Background. In-stent restenosis is still a significant problem, and early diagnosis of in-stent restenosis after coronary intervention is an important issue. We sought to clarify whether 1) Doppler echocardiography is feasible to visualize instent flow signal, and 2) in-stent coronary restenosis can be detected by transthoracic Doppler echocardiography (TTDE). Methods. 1) A Doppler flow phantom with stent-implanted tubing was used. Under color Doppler flow mapping, we measured in-stent flow velocities by pulsed Doppler echocardiography and Doppler guidewire. 2) TTDE was performed in 128 patients after stent implantation in the left anterior descending artery (LAD) (18 with in-stent restenosis, group R; 110 without restenosis, group N). After searching for localized aliasing with color Doppler echocardiography, coronary flow velocities were measured at the alias (stenotic) site and at the pre-stenotic site. Results. 1) In-stent flow was visualized by color Doppler echocardiography, and mean velocities that were measured by pulsed Doppler echocardiography and Doppler guidewire showed good agreements (y=0.86×+6.8, r=0.99). 2) The LAD was visualized in 118 patients. Localized aliasing was detected in 16 patients in group R and 38 patients in group N. The pre-stenotic to stenotic MDV ratio was significantly lower in group R than group N (0.43±0.07 vs. 0.67±0.13, p<0.001). Localized aliasing with the pre-stenotic to stenotic mean diastolic velocity ratio < 0.5 had a sensitivity of 94% and a specificity of 89% for the detection of in-stent restenosis. Conclusions. Doppler echocardiography could detect coronary flow signal directly through the coronary stent in vitro. TTDE is feasible for noninvasive detection of in-stent coronary restenosis in patient after coronary stent implantation.
Background. Color M-mode Doppler echocardiography provides accurate evaluation of LV diastolic function noninvasively and is reportedly preload independent compared with pulsed Doppler transmitral velocity indexes. This study aimed to determine the prognostic significance of left ventricular (LV) diastolic function in patients with different degrees of chronic LV systolic dysfunction using color M-mode Doppler echocardiography. Methods. A total of 98 consecutive subjects (mean age 57 years, 78 males) with LV systolic dysfunction (61 with previous myocardial infarction and 37 with dilated cardiomyopathy) underwent clinical and echocardiographic evaluation to determine functional status. Measurements of LV and left atrial dimensions, LV ejection fraction (EF), the peak of early and late diastolic transmitral velocities (E and A, respectively), the E/A ratio, deceleration time of E velocity and isovolumic relaxation time using conventional echo-Doppler techniques, and LV flow propagation velocity (FPV) and FPV/E using color M-mode Doppler echocardiography were taken. Results. During the mean follow-up period of 37±28 months, 26 patients had cardiovascular events (death in 4, congestive heart failure in 13, ventricular tachycardia in 6, and cerebral infarction in 3). EF was the single independent predictor of cardiovascular events. While, in the subgroup with EF <0.35, the functional class was the single significant predictor of cardiovascular events, FPV/E was the single best predictor of cardiovascular events in the subgroup with EF ≥0.35. Conclusions. The evaluation of LV diastolic function using color M-mode Doppler-derived FPV/E contributes to predicting clinical outcomes of patients with mildly depressed LV systolic function.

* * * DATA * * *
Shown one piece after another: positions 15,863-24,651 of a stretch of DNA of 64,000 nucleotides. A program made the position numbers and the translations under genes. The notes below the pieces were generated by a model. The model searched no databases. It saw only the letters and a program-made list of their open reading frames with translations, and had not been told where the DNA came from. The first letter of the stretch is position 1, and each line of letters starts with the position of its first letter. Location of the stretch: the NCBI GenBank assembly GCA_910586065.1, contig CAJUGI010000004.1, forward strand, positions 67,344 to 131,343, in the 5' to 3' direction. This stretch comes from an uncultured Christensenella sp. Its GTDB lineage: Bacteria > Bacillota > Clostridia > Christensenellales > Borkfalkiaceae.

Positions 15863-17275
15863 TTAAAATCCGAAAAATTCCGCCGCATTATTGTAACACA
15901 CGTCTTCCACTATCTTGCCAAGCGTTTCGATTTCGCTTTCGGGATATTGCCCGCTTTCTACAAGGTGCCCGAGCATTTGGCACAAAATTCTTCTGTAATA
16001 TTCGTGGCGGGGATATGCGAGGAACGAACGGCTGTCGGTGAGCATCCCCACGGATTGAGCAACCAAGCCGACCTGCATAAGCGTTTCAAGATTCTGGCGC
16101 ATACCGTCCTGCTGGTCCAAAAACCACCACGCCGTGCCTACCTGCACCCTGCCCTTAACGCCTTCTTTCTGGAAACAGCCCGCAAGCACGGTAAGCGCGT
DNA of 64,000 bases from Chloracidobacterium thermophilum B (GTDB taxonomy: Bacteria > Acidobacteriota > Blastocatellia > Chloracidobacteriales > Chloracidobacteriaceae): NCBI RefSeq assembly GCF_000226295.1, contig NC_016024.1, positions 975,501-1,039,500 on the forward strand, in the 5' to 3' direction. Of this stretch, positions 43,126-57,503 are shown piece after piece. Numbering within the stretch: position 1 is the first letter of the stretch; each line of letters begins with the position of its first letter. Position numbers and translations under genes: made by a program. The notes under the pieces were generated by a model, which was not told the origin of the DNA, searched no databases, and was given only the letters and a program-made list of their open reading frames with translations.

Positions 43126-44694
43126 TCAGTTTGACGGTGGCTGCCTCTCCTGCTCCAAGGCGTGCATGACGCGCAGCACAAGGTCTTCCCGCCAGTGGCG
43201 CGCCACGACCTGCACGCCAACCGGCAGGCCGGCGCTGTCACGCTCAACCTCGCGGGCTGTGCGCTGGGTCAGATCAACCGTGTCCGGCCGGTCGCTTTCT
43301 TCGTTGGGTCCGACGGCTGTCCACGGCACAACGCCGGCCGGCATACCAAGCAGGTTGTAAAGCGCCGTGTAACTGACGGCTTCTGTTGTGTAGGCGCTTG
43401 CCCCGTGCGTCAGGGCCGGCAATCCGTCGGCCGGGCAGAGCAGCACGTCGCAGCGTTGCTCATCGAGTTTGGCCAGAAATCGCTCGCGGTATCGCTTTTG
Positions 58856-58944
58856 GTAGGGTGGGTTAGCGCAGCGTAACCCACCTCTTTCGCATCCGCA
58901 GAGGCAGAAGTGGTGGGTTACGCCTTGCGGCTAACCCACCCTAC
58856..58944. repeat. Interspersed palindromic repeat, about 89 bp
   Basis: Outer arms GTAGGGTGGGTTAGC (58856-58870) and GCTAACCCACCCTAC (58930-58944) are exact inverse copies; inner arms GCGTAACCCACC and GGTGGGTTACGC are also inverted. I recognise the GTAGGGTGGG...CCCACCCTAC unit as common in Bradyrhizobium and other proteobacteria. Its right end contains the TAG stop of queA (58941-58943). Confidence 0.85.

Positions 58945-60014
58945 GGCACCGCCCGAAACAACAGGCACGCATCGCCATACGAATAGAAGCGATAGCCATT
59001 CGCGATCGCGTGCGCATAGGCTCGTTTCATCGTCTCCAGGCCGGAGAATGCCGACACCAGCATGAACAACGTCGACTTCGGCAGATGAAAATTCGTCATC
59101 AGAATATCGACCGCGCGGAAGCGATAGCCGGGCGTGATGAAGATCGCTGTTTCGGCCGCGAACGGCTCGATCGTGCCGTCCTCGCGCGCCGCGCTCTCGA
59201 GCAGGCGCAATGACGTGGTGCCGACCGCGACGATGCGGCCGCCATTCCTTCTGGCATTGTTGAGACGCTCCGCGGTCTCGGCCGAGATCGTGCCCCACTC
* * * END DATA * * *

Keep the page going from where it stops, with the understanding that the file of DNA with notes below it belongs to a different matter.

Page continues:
Aortic dissection presenting as a prolonged febrile syndrome is an uncommon condition and the diagnosis is often delayed in such cases. We report a case of a patient with febrile temperature and early diagnosis as aortic dissection by transthoracic echocardiography.
A cystic lesion between the left internal thoracic artery (LITA) graft and left anterior descending artery (LAD) flow was detected by routine transthoracic echocardiography in a patient after coronary artery bypass grafting. The cystic lesion communicated with the anastomotic site of the LITA graft to LAD, and it was diagnosed as a pseudoaneurysm of the LITA graft by transthoracic echocardiography. Because pseudoaneurysm of a coronary bypass graft is a potentially fatal complication after coronary artery bypass grafting, it is important to detect the LITA graft flow at the anastomotic site by transthoracic echocardiography in routine examination.
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